Goalie Whispering is as much science as it is art, as much statistical examination as hepatomancy, as much logic as hunch. It came as a surprise when the Vegas Golden Knights turned to backup Robin Lehner to start in net for Game 4, because Marc-Andre Fleury had generally been a rock for them through the season and the playoffs. It was Lehner’s first start in 21 days, and his second in 42, and it was not exactly coming in the wake of a Fleury meltdown that obviously necessitated his benching. Sure, Fleury had a couple of soft games to allow the Canadiens to take a 2-1 series lead, and yeah, his giveaway near the end of regulation in Game 3 was a backbreaker. But if you view the Knights as being a team with a clear No. 1—and Fleury’s Vezina-finalist season suggests they are—and if you believe that Lehner didn’t exactly cover himself in glory in his lone postseason appearance—and the seven goals he allowed in that game more than suggest he did not—it was still a curious move. It was also the right move, it turns out, because none of this has to make sense; it just has to work.
Lehner stopped 27 of 28 shots in Vegas’s 2-1 overtime win Sunday night, none bigger than a stoning of Cole Caufield on a breakaway that changed the vibe of this game and felt like it has the potential to do the same for the series.
It wasn’t a spectacular-looking save—a pad smothering is never going to be as sexy as a glove snatch—but it was, perhaps, the ultimate triumph of a bench-bound goalie paying attention in the film room.
“It’s a world-class player coming down. You play it like the first goal and challenge him,” Lehner said. “In the pre-scout we thought he likes to go high or he goes five hole. Looked like he was going five hole, so I closed my leg.”
Lehner is not your typical backup. He’s one of the better goalies in hockey, and when Vegas signed him to a five-year, $25 million deal, it was easy to imagine him and Fleury in a 1A and 1B situation, or even the 29-year-old Swede, seven years younger than Fleury, taking over the primary role. Fleury thwarted that for now with one of the best seasons of his career, but having Lehner might prove to be the biggest difference between these Knights and the Knights of playoff disappointments past. No disrespect to those guys, but Lehner is not Malcolm Subban or Maxime Lagace. And it’s clear that head coach Pete DeBoer isn’t keen on possessing an option as good as Lehner and not using it.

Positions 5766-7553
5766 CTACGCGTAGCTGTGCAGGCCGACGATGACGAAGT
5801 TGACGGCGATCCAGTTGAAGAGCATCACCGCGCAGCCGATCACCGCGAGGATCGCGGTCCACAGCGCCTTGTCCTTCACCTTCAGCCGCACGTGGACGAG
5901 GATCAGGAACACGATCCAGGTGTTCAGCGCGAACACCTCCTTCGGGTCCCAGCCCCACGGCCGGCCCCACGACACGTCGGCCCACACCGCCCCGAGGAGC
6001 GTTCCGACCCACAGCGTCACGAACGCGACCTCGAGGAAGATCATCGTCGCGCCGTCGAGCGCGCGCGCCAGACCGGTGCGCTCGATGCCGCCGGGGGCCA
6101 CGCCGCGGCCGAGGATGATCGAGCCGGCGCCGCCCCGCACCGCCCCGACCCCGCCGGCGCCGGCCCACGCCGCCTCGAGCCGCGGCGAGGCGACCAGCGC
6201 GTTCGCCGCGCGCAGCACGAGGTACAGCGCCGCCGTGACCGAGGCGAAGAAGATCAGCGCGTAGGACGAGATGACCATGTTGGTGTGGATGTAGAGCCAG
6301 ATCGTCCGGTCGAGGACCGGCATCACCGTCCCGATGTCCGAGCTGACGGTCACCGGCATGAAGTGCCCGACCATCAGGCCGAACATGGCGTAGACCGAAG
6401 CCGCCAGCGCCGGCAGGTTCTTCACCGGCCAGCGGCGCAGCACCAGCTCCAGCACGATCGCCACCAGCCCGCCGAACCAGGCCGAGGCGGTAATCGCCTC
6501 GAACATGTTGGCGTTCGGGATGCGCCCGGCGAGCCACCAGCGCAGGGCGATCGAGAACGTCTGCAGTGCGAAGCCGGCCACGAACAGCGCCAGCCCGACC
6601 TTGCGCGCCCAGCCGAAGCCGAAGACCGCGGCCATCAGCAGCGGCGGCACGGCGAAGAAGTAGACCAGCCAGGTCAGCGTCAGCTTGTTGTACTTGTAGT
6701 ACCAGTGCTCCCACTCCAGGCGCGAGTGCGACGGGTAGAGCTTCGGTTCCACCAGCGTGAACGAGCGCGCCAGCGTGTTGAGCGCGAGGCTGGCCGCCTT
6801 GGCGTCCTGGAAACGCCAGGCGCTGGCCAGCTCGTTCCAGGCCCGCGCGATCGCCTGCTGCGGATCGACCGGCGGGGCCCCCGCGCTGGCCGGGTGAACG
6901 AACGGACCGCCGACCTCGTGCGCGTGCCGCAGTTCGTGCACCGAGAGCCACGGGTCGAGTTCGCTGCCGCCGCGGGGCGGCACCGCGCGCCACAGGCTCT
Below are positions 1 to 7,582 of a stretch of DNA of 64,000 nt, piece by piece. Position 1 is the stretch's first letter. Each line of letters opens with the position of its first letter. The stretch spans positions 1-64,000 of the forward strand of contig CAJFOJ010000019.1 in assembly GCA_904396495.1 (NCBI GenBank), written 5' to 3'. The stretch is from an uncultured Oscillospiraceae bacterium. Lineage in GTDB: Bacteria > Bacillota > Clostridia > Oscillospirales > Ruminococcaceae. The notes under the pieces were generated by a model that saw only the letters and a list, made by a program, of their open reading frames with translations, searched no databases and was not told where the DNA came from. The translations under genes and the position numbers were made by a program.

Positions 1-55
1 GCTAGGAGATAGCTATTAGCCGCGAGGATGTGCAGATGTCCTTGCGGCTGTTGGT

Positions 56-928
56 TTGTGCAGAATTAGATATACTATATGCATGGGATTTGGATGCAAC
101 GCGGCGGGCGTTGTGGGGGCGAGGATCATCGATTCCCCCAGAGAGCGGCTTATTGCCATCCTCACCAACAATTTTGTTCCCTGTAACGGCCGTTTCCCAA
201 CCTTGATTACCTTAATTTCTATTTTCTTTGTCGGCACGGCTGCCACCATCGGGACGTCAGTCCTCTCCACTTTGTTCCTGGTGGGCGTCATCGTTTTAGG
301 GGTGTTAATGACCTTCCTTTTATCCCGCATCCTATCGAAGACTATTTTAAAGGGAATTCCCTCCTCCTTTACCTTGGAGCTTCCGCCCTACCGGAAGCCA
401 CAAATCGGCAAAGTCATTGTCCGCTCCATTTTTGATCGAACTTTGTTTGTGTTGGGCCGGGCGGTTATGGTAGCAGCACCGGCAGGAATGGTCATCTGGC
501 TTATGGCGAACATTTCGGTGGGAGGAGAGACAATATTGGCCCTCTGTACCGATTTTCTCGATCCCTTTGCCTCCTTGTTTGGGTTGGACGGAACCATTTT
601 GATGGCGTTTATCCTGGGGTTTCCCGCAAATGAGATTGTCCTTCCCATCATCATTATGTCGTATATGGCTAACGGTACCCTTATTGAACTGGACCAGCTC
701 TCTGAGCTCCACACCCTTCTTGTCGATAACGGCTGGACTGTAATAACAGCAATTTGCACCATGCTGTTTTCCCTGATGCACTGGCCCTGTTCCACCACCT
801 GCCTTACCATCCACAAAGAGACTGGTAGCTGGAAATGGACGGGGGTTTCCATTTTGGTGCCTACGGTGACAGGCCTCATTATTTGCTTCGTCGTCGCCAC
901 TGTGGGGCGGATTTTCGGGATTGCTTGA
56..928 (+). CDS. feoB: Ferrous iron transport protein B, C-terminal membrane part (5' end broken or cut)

DeBoer knew he’d have to explain his decision to start Lehner over Fleury in Game 4, and he did so refreshingly, in a way that both protects any egos and seems to make an awful lot of sense. After observing that no other goalie has started as many games as Fleury in this postseason, and at age 36 to boot, DeBoer put his decision in terms that treat goalie as just another position from which to wring maximum value.
“We talked going into the playoffs about using our depth, and we haven’t been afraid to do it,” DeBoer said. “We haven’t been afraid to do it on defense. We’ve used seven. We haven’t been afraid to do it up front. Different guys have come in and got the job done for us. And we’re not going to be afraid to do it in net.”
I like that quote a lot. Maybe Fleury could indeed benefit from a couple of days of rest, and because they’ve got a backup as talented as Lehner, it doesn’t mean the Knights have to lose a step.
I do think the Golden Knights are just about the only team that DeBoer’s logic could possibly serve, because no other team has a backup quite as seasoned or skilled as Lehner, but also because Fleury has been down this road before, and there’s little chance of this shaking his confidence if and when he’s called back into action. He’s been around the block. He’s watched from the bench a couple Cups get hoisted. “I’ve been through this before,” he said. DeBoer knows it too: “He’s great. … You move forward. Short memories.”
(Although, has anyone checked in on Allan Walsh?)
After that performance, Lehner will no doubt be in net for Game 5, and it’s his job to lose right now. But as DeBoer has shown, it won’t even take a true stinker for him to go back to Fleury. It’s riding the hot hand, but with two netminders solid enough that even their floors are often good enough to win, never mind their ceilings. It’s a weapon that only Vegas has. (Try to imagine what non-injury scenario would be enough for Jake Allen to see action this series. You can’t.) For most teams, to borrow an old chestnut from NFL quarterback controversies, if you have two goalies, you have none. If you’re the Golden Knights, it just means you actually have two.